After suffering an injury amongst other setbacks, Mew Jensen’s surge to the top of world diving with Harper is something that even she struggles to explain. With fourth and sixth-place finishes in both synchro events at the 2019 European Championships in Kyiv, their achievement in Fukuoka proved to be all-the-more impressive given the turbulent years in-between.
The now-world medallist reflects on her achievements, both in 2023 and the years prior, and what she puts her success on the world stage down to.
“The last two years have been really hectic for me”, said Mew Jensen. “Obviously a lot has gone on and there's been a lot of change. I worked on myself so much mentally – seeing a therapist amongst other things and I mean, I think that was the best thing that I could have done.
“I also had my shoulder surgery which meant that I took a chunk of time out from the pool and from thinking like an athlete, which definitely changed who I was, so I just thought that I have nothing to lose and everything to gain and it seems to have worked in my favour. I'm a very driven athlete and I think that can sometimes get a little bit messed up when you've got all that pressure and all the drive and all that competitiveness can almost overload you, but actually bringing that down and having perspective provides a good balance.
“I’m still not quite sure how we managed to do it. I think that day was the most relaxed I have ever been in a competition environment. It was a very big first for me and I think I tried to eliminate the pressure and focus on myself and Yasmin. I think her and I have discussed and I think we both felt the same where we were just completely relaxed. We knew that there was potential of a medal but you don't realise it until it happens.”
Following their success at the competition, the attention of the divers now turns to Olympic year, with Mew Jensen and Harper securing the quota spot for Team GB in the 3m Synchro event as a result of their medal in Fukuoka.
As has become a mainstay on the British Diving calendar over the past few years, the athletes have just come back from a warm-weather training camp, which took place in Mallorca. Most of the divers who took part in the World Championships attended the camp, with four-time Olympian Tom Daley also taking part, as he looks to build a comeback towards Paris.
“The training camp in Majorca was so helpful that we got to do a little bit every day and come together from at the start of the season. I think that was just a great opportunity to have, especially when you're not training alongside each other every day.
“I love the two week pre camp that we get to do every year as it’s usually in a sunny place. It might not have looked like it but we had a good balance of pure grit, but also doing some fun stuff. It was a really great opportunity to bring the team together. It does really help when we can get opportunities like that to not just train, but almost live with each other and be in a habitat together.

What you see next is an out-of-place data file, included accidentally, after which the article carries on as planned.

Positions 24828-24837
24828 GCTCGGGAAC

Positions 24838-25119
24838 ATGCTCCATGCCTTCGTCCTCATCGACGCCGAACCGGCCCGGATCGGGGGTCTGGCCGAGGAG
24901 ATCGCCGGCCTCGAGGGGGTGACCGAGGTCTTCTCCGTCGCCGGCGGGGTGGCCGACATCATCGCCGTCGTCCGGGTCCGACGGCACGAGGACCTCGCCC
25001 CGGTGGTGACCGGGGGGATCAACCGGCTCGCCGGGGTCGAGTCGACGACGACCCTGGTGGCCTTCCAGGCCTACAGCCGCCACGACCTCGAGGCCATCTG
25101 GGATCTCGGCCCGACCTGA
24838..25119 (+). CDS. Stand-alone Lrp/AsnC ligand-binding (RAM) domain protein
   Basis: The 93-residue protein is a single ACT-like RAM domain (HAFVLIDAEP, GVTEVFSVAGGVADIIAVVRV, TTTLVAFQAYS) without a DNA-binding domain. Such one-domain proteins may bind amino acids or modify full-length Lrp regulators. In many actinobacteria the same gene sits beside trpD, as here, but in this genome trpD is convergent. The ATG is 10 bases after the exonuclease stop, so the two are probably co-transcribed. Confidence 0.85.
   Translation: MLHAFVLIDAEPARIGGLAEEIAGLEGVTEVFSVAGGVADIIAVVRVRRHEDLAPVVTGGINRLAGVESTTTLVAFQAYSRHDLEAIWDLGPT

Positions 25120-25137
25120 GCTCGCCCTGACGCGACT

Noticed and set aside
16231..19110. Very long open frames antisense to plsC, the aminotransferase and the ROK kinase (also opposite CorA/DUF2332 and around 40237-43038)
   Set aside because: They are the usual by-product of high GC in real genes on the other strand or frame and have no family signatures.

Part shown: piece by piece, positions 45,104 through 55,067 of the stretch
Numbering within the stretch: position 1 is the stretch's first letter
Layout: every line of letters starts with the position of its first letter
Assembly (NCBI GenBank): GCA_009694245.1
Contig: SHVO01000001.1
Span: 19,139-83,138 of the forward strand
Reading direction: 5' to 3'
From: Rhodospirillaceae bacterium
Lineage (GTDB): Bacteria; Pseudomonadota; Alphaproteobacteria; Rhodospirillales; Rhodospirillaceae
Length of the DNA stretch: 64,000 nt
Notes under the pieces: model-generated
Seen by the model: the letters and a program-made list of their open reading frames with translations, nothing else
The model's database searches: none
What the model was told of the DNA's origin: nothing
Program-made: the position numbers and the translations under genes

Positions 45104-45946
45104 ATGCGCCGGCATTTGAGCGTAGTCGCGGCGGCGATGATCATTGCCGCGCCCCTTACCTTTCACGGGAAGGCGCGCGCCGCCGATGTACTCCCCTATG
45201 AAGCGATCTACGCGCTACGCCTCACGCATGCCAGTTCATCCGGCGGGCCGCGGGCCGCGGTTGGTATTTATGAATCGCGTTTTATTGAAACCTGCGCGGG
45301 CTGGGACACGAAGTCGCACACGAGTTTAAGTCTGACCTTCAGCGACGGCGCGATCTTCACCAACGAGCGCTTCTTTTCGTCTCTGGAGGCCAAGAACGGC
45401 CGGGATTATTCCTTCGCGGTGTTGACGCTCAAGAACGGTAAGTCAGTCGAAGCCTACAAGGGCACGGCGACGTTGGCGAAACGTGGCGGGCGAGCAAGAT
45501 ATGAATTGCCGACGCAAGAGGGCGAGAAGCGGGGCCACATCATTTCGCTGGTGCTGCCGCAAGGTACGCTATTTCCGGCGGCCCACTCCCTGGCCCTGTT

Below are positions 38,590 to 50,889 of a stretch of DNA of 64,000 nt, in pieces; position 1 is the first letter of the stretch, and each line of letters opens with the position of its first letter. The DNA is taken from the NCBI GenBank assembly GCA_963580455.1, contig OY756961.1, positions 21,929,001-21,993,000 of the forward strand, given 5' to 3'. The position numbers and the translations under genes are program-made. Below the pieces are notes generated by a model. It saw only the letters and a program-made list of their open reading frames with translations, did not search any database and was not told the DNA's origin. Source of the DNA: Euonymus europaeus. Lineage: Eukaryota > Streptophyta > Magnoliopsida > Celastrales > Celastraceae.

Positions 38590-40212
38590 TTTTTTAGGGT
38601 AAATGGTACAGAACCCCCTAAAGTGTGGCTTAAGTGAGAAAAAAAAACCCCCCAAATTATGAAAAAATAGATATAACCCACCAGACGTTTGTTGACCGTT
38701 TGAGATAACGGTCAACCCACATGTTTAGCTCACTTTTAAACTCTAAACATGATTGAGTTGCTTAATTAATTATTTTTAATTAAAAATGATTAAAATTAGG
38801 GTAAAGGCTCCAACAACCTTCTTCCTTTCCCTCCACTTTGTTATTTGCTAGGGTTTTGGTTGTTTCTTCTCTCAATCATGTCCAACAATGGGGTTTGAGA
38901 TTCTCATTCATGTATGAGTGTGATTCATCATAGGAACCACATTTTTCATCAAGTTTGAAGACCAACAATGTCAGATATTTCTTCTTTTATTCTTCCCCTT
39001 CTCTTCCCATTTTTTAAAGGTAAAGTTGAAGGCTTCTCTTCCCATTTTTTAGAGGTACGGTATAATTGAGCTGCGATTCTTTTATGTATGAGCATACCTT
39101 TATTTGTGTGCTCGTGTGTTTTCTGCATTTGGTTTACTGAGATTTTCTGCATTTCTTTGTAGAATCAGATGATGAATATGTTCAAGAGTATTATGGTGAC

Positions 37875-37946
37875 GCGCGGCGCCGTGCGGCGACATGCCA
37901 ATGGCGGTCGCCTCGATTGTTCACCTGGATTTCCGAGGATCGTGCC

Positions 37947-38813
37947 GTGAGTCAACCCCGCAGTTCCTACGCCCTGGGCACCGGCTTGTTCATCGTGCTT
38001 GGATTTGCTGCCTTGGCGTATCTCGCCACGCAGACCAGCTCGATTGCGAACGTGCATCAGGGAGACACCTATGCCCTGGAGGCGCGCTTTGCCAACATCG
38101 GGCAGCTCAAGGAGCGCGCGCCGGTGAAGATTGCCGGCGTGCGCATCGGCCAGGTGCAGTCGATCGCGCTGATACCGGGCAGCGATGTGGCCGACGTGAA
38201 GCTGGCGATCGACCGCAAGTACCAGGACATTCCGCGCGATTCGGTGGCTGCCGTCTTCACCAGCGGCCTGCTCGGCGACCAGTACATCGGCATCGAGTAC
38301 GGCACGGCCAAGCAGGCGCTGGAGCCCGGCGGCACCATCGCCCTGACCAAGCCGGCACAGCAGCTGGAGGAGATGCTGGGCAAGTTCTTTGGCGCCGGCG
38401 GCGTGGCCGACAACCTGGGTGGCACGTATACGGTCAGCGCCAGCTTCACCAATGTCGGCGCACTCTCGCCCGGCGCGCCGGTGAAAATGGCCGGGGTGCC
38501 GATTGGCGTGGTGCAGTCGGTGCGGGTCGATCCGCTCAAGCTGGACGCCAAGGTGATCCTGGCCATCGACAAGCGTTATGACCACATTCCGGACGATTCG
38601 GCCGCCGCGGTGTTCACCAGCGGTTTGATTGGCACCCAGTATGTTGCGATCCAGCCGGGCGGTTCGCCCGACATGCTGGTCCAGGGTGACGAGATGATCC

“For me it definitely felt like the priority was synchro. I think we did as much as we could and we came out of it realising that we don't really need to make an active effort to be in time with each other anymore which is a really great thing.”
With the London Legacy Open and British Diving Cup both on the agenda for Mew Jensen before the end of 2023, she alluded to the fact that a chance of competing at her second Olympic Games will always be on her mind a she continues her preparations into 2024.
Looking back on the Tokyo Olympics, she shared some of the lessons she learned from competing at the biggest stage of them all, and how she intends to approach the next edition of the competition in Paris differently, should she be selected.
She also rounds off by giving a levelled take of her chances, whilst mentioning what she needs to do to ensure that she has the best chance of repeating her feat from the summer next time around.
“Tokyo was such a unique experience; I was in a very different place than I am now. Obviously having an Olympic Games under your belt is great, but also I'm going into Paris very blind – I don't know what an actual proper Olympics feels like. We didn't have a crowd and we didn't have that sort of atmosphere in Tokyo.
“The nerves were off the charts, so I'm hoping that I can catch that early - I'm working with my psychologist and my coach to figure out how I can stay calm and stay in my in my own zone. I’m just trying to get ahead of it and use this time now to figure out what I'm going to need down the line.”
“I’ve worked on myself so much over the last couple of years and I just want to keep that going even when diving gets really, really intense and I'm sort of really in the middle of it and it's cold and brutal. I've done a lot of work and I don’t want to forget what I've done and all the hard work that I've put in. I’m keeping that ticking over and just making sure that I'm mentally OK while I'm going through the year. I'm not just a diver, I'm a person first and just I’m realising that I have a life outside the pool as well.
“The ultimate diving goal is an Olympic medal. I've been trying to make that goal a little bit smaller as it obviously feels huge when you say it, but I think it's on the cards and we're working as hard as we can to make that a reality.”